The psychiatric love story, a peculiar genre epitomized by Hitchcock's loonily melodramatic SPELLBOUND (1946), seems to have become popular in 1993--at least with Richard Gere, who chose to follow up the profitable but ludicrous FINAL ANALYSIS with this sorry star vehicle which he also
Gere plays the eponymous and nearly anonymous Jones (we never learn his first name), an unemployed carpenter, who charms his way into a construction job only to have a psychotic episode, courting death by walking on an unfinished roof while raving about wanting to fly and the need to find "a
little equilibrium." Sedated and restrained, he is examined by Dr. Elizabeth Bowen (Lena Olin). Jones is charming and boisterous, but Bowen finds him unstable and erratic. The Hospital Administrator (Anne Bancroft), fighting financial woes, wields a policy of "evaluate, medicate, vacate," so Jones
is released without Bowen's approval.
He takes $12,000 out of the bank, along with a teller (Daryl Hannah lookalike Lisa Malkiewicz), and proceeds to flash the money around, and plays all the pianos in a music store. At a concert of Beethoven's Ninth Symphony, overcome with enthusiasm, he leaps on-stage and attempts to conduct.
Again restrained and under care, he calls for Bowen. At the competency hearing, Bowen testifies that Jones is a Bipolar Manic Depressive, who should be involuntarily committed for his own safety. Jones' self defense is that Bowen has never witnessed him in a "depressive" phase. After winning his
release, Jones continues to proposition Bowen, and, worn down by his persistence, they have lunch at the beach.
Then the depressive phase arrives. Jones stands distractedly in the middle of the street, unshaven and unwashed. He collapses in tears in Bowen's arms and returns to the hospital, where he halfheartedly participates in group sessions. Bowen learns about Ellen--a former girlfriend who left him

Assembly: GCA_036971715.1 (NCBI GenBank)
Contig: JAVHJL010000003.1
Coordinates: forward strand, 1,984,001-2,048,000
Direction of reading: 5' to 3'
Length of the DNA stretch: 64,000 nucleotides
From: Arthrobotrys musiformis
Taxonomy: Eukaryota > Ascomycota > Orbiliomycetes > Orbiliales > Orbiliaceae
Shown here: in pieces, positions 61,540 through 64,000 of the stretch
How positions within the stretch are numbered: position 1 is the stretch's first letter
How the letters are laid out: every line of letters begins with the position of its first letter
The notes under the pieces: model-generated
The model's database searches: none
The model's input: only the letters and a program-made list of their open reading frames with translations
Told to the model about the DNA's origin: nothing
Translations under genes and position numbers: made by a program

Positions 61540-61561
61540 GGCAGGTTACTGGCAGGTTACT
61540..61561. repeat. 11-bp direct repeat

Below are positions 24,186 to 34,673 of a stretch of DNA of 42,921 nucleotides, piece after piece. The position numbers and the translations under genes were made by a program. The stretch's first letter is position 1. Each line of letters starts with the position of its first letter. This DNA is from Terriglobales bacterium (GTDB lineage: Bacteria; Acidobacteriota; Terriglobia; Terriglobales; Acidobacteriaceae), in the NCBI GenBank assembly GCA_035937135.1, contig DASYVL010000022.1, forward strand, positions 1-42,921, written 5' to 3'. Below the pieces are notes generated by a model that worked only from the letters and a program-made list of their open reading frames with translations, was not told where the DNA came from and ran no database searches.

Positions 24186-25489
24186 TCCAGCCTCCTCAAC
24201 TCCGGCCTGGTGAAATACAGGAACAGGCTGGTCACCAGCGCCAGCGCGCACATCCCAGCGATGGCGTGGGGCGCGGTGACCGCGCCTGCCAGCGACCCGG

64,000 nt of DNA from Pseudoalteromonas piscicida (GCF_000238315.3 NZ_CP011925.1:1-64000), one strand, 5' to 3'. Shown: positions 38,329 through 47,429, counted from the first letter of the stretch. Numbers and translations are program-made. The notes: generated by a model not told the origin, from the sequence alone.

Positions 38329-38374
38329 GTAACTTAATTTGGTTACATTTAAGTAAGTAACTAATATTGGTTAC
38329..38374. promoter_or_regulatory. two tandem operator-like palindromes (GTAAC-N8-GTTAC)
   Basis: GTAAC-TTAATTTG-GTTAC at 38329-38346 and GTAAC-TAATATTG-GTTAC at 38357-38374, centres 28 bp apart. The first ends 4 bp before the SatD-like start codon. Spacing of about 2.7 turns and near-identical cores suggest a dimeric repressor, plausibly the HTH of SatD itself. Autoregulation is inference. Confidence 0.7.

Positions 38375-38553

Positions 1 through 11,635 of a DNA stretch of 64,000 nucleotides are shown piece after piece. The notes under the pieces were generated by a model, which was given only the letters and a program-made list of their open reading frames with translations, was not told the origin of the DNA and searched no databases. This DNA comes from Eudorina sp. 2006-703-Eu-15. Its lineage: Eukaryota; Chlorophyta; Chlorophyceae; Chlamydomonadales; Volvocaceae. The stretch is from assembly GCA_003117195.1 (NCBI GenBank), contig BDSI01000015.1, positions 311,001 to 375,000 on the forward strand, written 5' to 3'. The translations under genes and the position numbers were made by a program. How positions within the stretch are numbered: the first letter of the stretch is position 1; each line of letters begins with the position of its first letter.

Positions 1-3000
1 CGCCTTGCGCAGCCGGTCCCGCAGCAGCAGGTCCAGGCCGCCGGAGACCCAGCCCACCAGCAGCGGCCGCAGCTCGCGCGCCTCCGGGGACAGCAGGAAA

due to his illness. Using this knowledge, she precipitates a violent showdown, where he moans that he's "too much trouble" to love, and she responds that losing him would be "a big unprofessional rip in my heart." They kiss and end up making love.
To protect her and the hospital from her gross misconduct, Jones is transferred elsewhere, where he is eventually deemed stable. Once on the street he incites fights and steals a motorcycle. Back on the rooftop, he seems to be preparing to jump, when Bowen arrives (still calling him "Mr.
Jones"). She persuades him not to. They smooch, and continue smooching as the credits roll.
Gere does a tremendous job of making Jones compelling and believable, largely unaided by the script which often lapses into the banal. He seemlessly weaves strands of rage, pain and, most convincingly, childlike joyfulness into a complex and appealing character. Olin suffers through her role
looking fatigued and neurotic. Bancroft's appearance is merely a cameo. The best performance in the film is from Lauren Tom as Amanda, a winsome, giddy, heartbreaking woman who's release from care leads to predictable consequences. Maurice Jarre's score is insipid. The direction by Mike Figgis,
who did terrific work with Gere in INTERNAL AFFAIRS, is crisp and evocative, with carefully detailed elegance.
The film, however, is saddled with a story (by Eric Roth) that is irredeemably dimwitted. The innumerable improbabilities are nothing compared to the misguided concept at the heart of the narrative. Bowen is the most irresponsible, unconscionable shrink since Peter Sellers in WHAT'S NEW
PUSSYCAT? She is depicted not as a compassionate, effective doctor (she finds her patients vaguely distasteful), but instead as a sad, emotional woman who "reaches" Jones through love. This reduces her from being an effective professional to just another nurturing surrogate mother.
The film pretends to be seriously concerned about the intersection of madness and identity, but never explores who these people really are. Instead of showing two people developing genuine intimacy through tenderness and slow, hard-won honesty, we see hysterical behavior generating hysterical
responses. This is less psychodrama than Harlequin romance. (Profanity, adult situations.)
Cast & Details See all »
- Released: 1993
- Rating: R
- Review: The psychiatric love story, a peculiar genre epitomized by Hitchcock's loonily melodramatic SPELLBOUND (1946), seems to have become popular in 1993--at least with Richard Gere, who chose to follow up the profitable but ludicrous FINAL ANALYSIS with this so… (more)